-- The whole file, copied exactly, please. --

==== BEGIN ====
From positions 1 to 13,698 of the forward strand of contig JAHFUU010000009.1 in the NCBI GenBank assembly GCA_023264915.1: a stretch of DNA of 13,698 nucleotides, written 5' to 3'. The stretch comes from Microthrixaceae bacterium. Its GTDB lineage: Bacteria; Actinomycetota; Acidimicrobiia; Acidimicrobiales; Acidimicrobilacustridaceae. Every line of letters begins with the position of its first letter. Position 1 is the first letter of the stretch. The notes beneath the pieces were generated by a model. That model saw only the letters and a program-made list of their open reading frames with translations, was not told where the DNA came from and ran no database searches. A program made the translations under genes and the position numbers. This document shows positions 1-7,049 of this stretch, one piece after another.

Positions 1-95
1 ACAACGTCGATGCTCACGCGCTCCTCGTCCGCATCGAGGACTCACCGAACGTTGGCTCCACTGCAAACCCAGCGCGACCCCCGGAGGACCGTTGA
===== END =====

From positions 1 to 13,698 of the forward strand of contig JAHFUU010000009.1 in the NCBI GenBank assembly GCA_023264915.1: a stretch of DNA of 13,698 nucleotides, written 5' to 3'. The stretch comes from Microthrixaceae bacterium. Its GTDB lineage: Bacteria; Actinomycetota; Acidimicrobiia; Acidimicrobiales; Acidimicrobilacustridaceae. Every line of letters begins with the position of its first letter. Position 1 is the first letter of the stretch. The notes beneath the pieces were generated by a model. That model saw only the letters and a program-made list of their open reading frames with translations, was not told where the DNA came from and ran no database searches. A program made the translations under genes and the position numbers. This document shows positions 1-7,049 of this stretch, one piece after another.

Positions 1-95
1 ACAACGTCGATGCTCACGCGCTCCTCGTCCGCATCGAGGACTCACCGAACGTTGGCTCCACTGCAAACCCAGCGCGACCCCCGGAGGACCGTTGA